New York

Ken Greenleaf

Ken Greenleaf, like Michael Steiner, is one of a large number of artists for whom art history seems to stop in the mid-’60s. Or, if that’s not the right way to put it, for whom Anthony Caro’s example—a modernist, pictorial elimination of real space—remains a viable option for sculpture in the 1970s. I have suggested elsewhere that it doesn’t, and that Caro’s own most recent work tells us why (Artforum, September, 1973). Briefly, I feel that the sort of sculpture now made by Greenleaf and the others turns out, after the articulate ambivalence achieved by Caro in his work of the mid-’60s, to be entirely about self-enclosure. It is my opinion that this represents a retreat from a more ambitious view of sculpture developed, at the same time as Caro’s, by Andre, Judd, Serra, and Smithson.

One can see why Carovian art should get a good press from a writer like Kenneth Baker, who seems to take Stanley Cavell very seriously indeed. Cavell says that co-presence with a work of art is very like co-presence with a person. Both works of art and people are “discrete”—intact, self-sufficient—entities,which seem to “intend” meaning in a related way. There is a sense in which one couldn’t disagree with this, but one may draw different conclusions while doing so.

If sculpture is at all “like a person” then—to go to Krauss rather than Wittgenstein—it is imaginable that, like people, art can become alienated with rather than from its class. Greenleaf’s work is successful in what it seeks to do. His sculpture is more directly allusive to the figure than Caro’s, and involves a more equal distribution of horizontal and vertical tensions because of that. The work proposes an entirely abstract manipulation of the space it occupies, achieved through a Cubist rhetoric of angled planes. The system is self-sufficient in a way that involves drawing one’s attention away from the material emphasis of the steel—in the course of one’s contemplation of the planes—so that the space of the sculpture, too, may be detached from our own. Unfortunately, the effect that this has on one in a time educated by the American sculpture of the—later—’60s is to make Greenleaf’s work look discrete in another sense, which is to say self-effacing—tasteful—and, thereby, ornamental. Greenleaf’s work, and that of the artists to whom he asks to be compared, undertakes the manipulation of a vocabulary irrevocably undermined by the work of—in particular—Robert Smithson. Geoffrey Hartman, in Beyond Formalism (New Haven, 1970, p. 160), says that “If we insert [Weekend] into a history of the concept of form, we would have to say that, for Godard, form was less important than its violation.” And one could adapt this remark to fit Smithson virtually by direct substitution. Greenleaf, on the other hand, is concerned to maintain an idea of formal resolution which has now acquired the look not of a universal but a particular, a social myth that employs a language of illusionism—a class of thought that looks increasingly like the thought of a class.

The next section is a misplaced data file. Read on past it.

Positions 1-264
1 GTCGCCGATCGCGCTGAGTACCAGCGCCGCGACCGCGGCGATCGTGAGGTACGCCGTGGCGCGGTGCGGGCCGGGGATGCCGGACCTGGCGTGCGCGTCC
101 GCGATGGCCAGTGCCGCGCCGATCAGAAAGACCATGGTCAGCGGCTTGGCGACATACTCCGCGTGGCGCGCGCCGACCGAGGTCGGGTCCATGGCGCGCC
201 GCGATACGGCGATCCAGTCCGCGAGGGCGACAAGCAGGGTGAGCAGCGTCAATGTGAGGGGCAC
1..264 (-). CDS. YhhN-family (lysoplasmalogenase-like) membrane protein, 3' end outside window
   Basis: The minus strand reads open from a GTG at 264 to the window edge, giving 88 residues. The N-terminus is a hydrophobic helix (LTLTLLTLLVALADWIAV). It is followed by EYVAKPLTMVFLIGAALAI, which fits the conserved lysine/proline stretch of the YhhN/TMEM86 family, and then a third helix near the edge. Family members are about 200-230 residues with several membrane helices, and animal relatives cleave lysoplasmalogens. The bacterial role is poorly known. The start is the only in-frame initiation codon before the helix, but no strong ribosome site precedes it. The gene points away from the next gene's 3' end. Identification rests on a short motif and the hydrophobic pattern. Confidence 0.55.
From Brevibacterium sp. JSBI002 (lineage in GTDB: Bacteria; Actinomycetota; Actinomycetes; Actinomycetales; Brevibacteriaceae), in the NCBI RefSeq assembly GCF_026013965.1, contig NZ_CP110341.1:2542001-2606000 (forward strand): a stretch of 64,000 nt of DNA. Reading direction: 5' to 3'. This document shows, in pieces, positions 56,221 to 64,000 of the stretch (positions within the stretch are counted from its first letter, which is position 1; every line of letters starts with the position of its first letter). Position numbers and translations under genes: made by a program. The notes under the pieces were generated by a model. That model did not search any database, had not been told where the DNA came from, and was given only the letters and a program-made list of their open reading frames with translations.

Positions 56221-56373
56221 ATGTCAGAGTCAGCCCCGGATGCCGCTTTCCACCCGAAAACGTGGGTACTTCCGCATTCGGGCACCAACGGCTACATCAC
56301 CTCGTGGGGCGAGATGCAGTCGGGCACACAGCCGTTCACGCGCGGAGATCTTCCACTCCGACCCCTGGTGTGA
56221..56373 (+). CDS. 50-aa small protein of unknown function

Jeremy Gilbert-Rolfe